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Re: How to setup disk spindles for best performance

From: Christiaan Willemsen <cwillemsen(at)technocon(dot)com>
To: Scott Carey <scott(at)richrelevance(dot)com>
Cc: "Joshua D(dot) Drake" <jd(at)commandprompt(dot)com>,Merlin Moncure <mmoncure(at)gmail(dot)com>, pgsql-performance(at)postgresql(dot)org
Subject: Re: How to setup disk spindles for best performance
Date: 2008-08-21 15:06:13
Message-ID: 48AD8465.7090604@technocon.com (view raw or flat)
Thread:
Lists: pgsql-performance
Hi Scott,

Great info! Our RAID card is at  the moment a ICP vortex (Adaptec) 
ICP5165BR, and I'll be using it with Ubuntu server 8.04. I tried 
OpenSolaris, but it yielded even more terrible performance, specially 
using ZFS.. I guess that was just a missmatch. Anyway, I'm going to 
return the controller, because it does not scale very well with more 
that 4 disks in raid 10. Bandwidth is limited to 350MB/sec, and IOPS 
scale badly with extra disks...

So I guess, I'll be waiting for another controller first. The idea for 
xlog + os on 4 disk raid 10 and the rest for the data sound good :) I 
hope it will turn out that way too.. First another controller..

Regards,

Christiaan

Scott Carey wrote:
> Indexes will be random write workload, but these won't by synchronous 
> writes and will be buffered by the raid controller's cache.  Assuming 
> you're using a hardware raid controller that is, and one that doesn't 
> have major performance problems on your platform.  Which brings those 
> questions up --- what is your RAID card and OS?
>
> For reads, if your shared_buffers is large enough, your heavily used 
> indexes won't likely go to disk much at all.
>
> A good raid controller will typically help distribute the workload 
> effectively on a large array.
>
> You probably want a simple 2 disk mirror or 4 disks in raid 10 for 
> your OS + xlog, and the rest for data + indexes -- with hot spares IF 
> your card supports them.
>
> The biggest risk to splitting up data and indexes is that you don't 
> know how much I/O each needs relative to each other, and if this isn't 
> a relatively constant ratio you will have one subset busy while the 
> other subset is idle.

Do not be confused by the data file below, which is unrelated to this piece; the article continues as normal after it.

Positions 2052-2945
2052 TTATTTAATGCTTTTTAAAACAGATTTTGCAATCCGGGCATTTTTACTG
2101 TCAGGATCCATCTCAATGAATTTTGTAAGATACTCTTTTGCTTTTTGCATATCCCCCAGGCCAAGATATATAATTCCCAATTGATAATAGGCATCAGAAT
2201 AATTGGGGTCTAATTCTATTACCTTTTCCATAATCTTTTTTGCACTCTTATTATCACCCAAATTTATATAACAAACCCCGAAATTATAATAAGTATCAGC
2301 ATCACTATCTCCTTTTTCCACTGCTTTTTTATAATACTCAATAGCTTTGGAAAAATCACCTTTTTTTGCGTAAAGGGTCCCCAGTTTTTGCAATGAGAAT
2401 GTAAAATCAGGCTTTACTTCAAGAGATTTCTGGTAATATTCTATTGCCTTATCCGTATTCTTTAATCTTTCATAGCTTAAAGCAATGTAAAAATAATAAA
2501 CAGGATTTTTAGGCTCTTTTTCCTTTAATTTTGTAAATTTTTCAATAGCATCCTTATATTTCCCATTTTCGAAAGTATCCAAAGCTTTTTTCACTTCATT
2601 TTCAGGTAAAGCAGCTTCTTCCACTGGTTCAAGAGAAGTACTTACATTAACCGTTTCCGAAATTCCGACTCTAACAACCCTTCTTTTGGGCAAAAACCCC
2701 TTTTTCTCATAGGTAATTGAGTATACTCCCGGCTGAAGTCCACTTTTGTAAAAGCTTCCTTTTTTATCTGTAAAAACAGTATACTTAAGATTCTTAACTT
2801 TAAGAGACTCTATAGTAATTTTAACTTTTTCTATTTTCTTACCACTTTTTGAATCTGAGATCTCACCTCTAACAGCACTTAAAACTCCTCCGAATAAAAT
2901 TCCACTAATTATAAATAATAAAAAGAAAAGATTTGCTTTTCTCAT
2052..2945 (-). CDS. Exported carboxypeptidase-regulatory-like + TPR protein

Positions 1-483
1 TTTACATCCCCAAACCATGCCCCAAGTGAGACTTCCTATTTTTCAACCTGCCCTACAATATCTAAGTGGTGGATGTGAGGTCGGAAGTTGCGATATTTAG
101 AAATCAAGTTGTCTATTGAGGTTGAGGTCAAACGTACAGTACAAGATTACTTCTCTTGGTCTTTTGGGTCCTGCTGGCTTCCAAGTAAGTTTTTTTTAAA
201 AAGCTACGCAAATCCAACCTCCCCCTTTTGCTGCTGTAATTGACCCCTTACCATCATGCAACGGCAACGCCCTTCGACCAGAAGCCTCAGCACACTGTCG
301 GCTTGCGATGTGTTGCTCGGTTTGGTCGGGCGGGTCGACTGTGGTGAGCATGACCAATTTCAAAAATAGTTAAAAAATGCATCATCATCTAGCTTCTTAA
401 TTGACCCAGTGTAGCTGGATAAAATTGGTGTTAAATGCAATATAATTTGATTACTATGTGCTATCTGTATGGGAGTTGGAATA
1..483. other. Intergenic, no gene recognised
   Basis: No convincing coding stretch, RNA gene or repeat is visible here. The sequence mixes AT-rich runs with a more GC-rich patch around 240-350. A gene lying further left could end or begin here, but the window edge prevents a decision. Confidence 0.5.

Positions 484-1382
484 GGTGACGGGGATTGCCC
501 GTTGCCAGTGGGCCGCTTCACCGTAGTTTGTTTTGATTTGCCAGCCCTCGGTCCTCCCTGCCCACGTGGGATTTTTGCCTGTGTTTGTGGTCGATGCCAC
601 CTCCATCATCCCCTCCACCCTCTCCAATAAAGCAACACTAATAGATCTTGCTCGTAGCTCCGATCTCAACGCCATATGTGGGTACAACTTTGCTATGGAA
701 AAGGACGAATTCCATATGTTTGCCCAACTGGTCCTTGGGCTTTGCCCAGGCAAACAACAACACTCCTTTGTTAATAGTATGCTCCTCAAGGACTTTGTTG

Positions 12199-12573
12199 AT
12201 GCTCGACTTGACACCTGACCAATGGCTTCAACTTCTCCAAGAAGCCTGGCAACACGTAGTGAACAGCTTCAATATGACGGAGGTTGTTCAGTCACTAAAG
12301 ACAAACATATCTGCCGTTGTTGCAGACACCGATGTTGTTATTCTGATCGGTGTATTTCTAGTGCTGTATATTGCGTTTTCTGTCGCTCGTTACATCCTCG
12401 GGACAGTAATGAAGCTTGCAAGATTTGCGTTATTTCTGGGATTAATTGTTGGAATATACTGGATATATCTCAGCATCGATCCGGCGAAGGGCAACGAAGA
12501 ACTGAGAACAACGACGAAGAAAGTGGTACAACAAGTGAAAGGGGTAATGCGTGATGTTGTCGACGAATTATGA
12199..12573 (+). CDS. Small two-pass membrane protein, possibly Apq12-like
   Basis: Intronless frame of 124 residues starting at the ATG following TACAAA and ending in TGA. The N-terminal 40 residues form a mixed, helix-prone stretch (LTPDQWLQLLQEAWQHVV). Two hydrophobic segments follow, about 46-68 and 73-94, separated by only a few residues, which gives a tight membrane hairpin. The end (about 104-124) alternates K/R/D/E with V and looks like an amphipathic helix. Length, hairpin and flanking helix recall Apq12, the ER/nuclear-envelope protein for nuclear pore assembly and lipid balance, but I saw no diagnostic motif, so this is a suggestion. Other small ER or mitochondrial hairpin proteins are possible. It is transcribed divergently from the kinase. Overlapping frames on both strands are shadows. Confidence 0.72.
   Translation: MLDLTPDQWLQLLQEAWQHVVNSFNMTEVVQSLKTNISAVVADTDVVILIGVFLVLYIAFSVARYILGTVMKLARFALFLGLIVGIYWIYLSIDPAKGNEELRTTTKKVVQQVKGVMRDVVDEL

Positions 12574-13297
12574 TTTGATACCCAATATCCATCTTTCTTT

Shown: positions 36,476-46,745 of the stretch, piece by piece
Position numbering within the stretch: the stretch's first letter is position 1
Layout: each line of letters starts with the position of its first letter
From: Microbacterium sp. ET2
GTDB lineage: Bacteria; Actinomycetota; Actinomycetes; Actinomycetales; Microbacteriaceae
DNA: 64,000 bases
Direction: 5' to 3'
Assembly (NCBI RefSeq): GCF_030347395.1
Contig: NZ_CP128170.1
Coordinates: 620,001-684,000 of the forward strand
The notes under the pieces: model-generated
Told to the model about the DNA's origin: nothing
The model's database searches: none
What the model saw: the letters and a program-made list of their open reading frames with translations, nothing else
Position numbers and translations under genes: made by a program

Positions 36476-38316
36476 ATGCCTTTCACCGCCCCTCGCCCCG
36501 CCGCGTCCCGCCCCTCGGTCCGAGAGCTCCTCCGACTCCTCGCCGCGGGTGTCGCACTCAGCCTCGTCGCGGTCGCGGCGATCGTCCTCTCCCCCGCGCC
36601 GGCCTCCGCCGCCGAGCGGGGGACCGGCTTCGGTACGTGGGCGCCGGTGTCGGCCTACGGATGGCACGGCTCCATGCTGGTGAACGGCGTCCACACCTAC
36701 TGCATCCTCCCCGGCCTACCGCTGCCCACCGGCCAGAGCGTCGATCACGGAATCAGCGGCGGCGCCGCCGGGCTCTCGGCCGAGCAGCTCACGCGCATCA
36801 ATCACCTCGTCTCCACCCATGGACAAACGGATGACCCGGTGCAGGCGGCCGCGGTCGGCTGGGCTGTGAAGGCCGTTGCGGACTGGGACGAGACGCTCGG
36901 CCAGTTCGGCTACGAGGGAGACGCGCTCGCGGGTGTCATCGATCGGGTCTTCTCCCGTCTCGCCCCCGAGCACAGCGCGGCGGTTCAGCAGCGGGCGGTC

> Unless you have extensively profiled your disk activity into index and 
> data subsets and know roughly what the optimal ratio is, its probably 
> going to cause more problems than it fixes. 
> Furthermore, if this ratio changes at all, its a maintenance 
> nightmare.  How much each would need in a perfect world is application 
> dependant, so there can be no general recommendation other than:  
> don't do it.
>
> On Thu, Aug 21, 2008 at 1:34 AM, Christiaan Willemsen 
> <cwillemsen(at)technocon(dot)com <mailto:cwillemsen(at)technocon(dot)com>> wrote:
>
>     Thanks Joshua,
>
>     So what about putting the indexes on a separate array? Since we do
>     a lot of inserts indexes are going to be worked on a lot of the time.
>
>     Regards,
>
>     Christiaan
>
>
>     Joshua D. Drake wrote:
>
>         Christiaan Willemsen wrote:
>
>             So, what you are basically saying, is that a single mirror
>             is in general more than enough to facilitate the
>             transaction log.
>
>
>         http://www.commandprompt.com/blogs/joshua_drake/2008/04/is_that_performance_i_smell_ext2_vs_ext3_on_50_spindles_testing_for_postgresql/
>
>         http://wiki.postgresql.org/wiki/HP_ProLiant_DL380_G5_Tuning_Guide
>
>         And to answer your question, yes. Transaction logs are written
>         sequentially. You do not need a journaled file system and raid
>         1 is plenty for most if not all work loads.
>
>         Sincerely,
>
>         Joshua D. Drake
>
>
>     -- 
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>     (pgsql-performance(at)postgresql(dot)org
>     <mailto:pgsql-performance(at)postgresql(dot)org>)
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>

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